Industrial strategy? First we need just a little consistency


They say we need an industrial strategy (see the Radix seminar last week!). It’s actually much worse than that.

Increasingly there are calls for an Industrial Strategy.  The new Global Britain will, apparently, be free from the shackles of the EU so even the libertarian Tories are suddenly warming up to the idea that state aid isn’t just throwing good money after bad in sunset industries.  There are heated discussions about “picking winners” and which industries or sectors will be the beneficiaries of the government of the day’s largesse.

The key phrase there is “the government of the day”. I used to be a fan of a UK industrial policy.  But as I learn more about UK politics, it seems to me that having an industrial strategy is a wildly comic situation of putting the cart before the horse.

There is a lot of bandying around of “Singapore” and “South Korea”, and even “China” – all countries whose economies I spent much of my working life involved with.  Let me tell you one thing they all have, which the UK does not – consistency.

We cannot even get cross party consensus on infrastructure. We live in a country where some people don’t even have fibre optic broadband and yet this is still not resolved.  We’re even arguing whether this is considered national infrastructure, like roads are. In the 1960s, South Korea was one of the poorest countries in the world, with a similar GDP to Togo’s.  Today, the idea of anyone  in South Korea not having ultra high speed broadband is crazy.

Are we a modern day, world class knowledge economy or what? The fortunes of our large infrastructure projects, be they HS2 or Crossrail2, come and go with the vagaries of even different terms of the same party.  Billiions could be wasted. We can’t build airports, hell, we can’t even expand airports.

I’m not arguing over the rights and wrongs of the above, but what is blatantly obvious to me is that we are dangling in the winds of short termism, most particularly in our politics.  Without consistency, we will get nowhere.

The reality is that a great industrial strategy rests on the ability to attract foreign direct investment (FDI). This is investment into industries and sectors from abroad.  We should all be grown up enough now to know that we cannot be world class without global capital, and we need it to come here, not go off anywhere else.  How do you attract this capital?  You give it a good governmental framework, stability, and the prospects to make solid returns.

What you do NOT do is change the rules half way through the game.  You don’t ask car companies to come and invest billions and then have a no-deal Brexit.  You don’t threaten to break international law when it suits you.  You don’t sign international treaties then “change your mind” and say a previous government signed that so we won’t honour it.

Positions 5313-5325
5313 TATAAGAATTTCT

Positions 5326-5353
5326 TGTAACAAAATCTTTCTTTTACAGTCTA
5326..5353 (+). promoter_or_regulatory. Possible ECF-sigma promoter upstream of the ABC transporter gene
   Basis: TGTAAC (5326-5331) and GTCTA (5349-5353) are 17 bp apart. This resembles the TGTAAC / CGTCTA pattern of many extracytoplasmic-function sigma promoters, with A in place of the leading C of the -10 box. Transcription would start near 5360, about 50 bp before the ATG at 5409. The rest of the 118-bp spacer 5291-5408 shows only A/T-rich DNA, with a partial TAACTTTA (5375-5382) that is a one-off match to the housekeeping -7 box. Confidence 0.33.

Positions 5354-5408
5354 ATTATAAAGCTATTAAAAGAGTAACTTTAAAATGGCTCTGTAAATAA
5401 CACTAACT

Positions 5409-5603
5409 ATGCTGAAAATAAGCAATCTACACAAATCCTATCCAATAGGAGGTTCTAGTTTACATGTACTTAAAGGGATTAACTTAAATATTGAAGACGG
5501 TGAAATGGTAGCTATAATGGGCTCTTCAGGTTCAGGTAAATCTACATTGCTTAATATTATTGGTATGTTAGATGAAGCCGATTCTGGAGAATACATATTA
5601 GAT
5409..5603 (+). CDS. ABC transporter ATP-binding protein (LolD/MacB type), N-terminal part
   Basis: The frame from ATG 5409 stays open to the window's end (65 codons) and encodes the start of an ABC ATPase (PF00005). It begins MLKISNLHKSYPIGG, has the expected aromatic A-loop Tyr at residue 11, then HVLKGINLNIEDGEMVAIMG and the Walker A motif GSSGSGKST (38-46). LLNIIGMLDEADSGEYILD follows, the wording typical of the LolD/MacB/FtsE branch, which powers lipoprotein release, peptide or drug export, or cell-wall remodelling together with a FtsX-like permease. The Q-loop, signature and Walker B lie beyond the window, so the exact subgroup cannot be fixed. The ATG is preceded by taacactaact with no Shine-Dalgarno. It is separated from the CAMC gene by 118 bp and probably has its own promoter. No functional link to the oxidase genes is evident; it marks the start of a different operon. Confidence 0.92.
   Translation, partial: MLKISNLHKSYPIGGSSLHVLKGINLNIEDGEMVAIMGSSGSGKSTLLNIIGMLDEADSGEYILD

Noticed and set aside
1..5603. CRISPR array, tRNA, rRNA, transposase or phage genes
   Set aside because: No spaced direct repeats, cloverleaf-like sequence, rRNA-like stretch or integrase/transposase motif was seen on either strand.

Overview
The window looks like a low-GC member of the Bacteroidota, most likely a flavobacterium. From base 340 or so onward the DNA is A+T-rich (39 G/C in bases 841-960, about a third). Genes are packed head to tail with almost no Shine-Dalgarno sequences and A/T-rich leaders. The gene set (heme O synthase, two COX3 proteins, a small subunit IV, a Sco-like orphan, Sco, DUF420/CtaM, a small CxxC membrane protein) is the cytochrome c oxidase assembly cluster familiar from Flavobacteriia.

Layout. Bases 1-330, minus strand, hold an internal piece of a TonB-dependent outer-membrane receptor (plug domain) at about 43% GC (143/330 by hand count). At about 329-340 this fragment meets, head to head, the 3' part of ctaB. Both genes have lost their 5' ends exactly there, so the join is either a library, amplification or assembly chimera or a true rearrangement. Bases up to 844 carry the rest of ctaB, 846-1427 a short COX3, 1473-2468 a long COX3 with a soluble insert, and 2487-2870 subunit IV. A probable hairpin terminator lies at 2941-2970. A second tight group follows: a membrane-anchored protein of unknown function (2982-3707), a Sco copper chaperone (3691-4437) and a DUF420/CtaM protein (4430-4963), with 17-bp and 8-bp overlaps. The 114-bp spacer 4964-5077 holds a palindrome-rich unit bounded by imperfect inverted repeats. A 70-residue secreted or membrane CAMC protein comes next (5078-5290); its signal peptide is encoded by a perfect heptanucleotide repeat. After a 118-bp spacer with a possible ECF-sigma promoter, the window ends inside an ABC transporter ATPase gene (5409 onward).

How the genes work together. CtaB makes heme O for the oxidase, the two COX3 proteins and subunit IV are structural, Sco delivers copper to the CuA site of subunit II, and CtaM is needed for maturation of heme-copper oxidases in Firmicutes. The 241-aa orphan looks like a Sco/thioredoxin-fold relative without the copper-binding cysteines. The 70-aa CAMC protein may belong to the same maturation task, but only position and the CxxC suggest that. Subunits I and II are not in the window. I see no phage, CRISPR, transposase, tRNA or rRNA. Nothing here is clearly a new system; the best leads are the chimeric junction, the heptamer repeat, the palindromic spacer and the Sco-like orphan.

FDI requires consistency which will give companies the confidence to invest.  This means stable investment and tax regimes, proper investment in infrastructure, and by that I don’t mean just physical infrastructure but also educational.  Human capital needs to come predominantly from the local economy, especially when that local economy really doesn’t like immigrants.

I have lost track of the changes to our apprenticeship schemes. Every new education minister has some new way to change our education system and we don’t even know if we have enough STEM graduates in the country because we can’t count them (I’m not kidding- House of Lords – Higher Education in Science, Technology, Engineering and Mathematics (STEM) subjects – Science and Technology Committee (

I simply don’t believe our much vaunted democracy is up to it.  Singapore, the darling of the Industrial Policy proponents, is essentially a one party state.  It has had extraordinary consistency, indeed a father & son leadership for 48 of its 62 years of existence.  China actually IS a one party state.  We speak admiringly of South Korea but with a really superficial understanding – if we had the Chaebol system here the whole nation would be up in arms alleging cronyism and corruption.  Germany is a multi party state but due to its proportional representation there is a strong need to build consensus, and regional government has a significant say too.

Our only hope is take this out of the political day to day and to build long term cross party consensus ourselves.  And that starts with infrastructure.

See Vince Cable’s latest pamphlet on the subject.

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Radix is the radical centre think tank. We welcome all contributions which promote system change, challenge established notions and re-imagine our societies. The views expressed here are those of the individual contributor and not necessarily shared by Radix.

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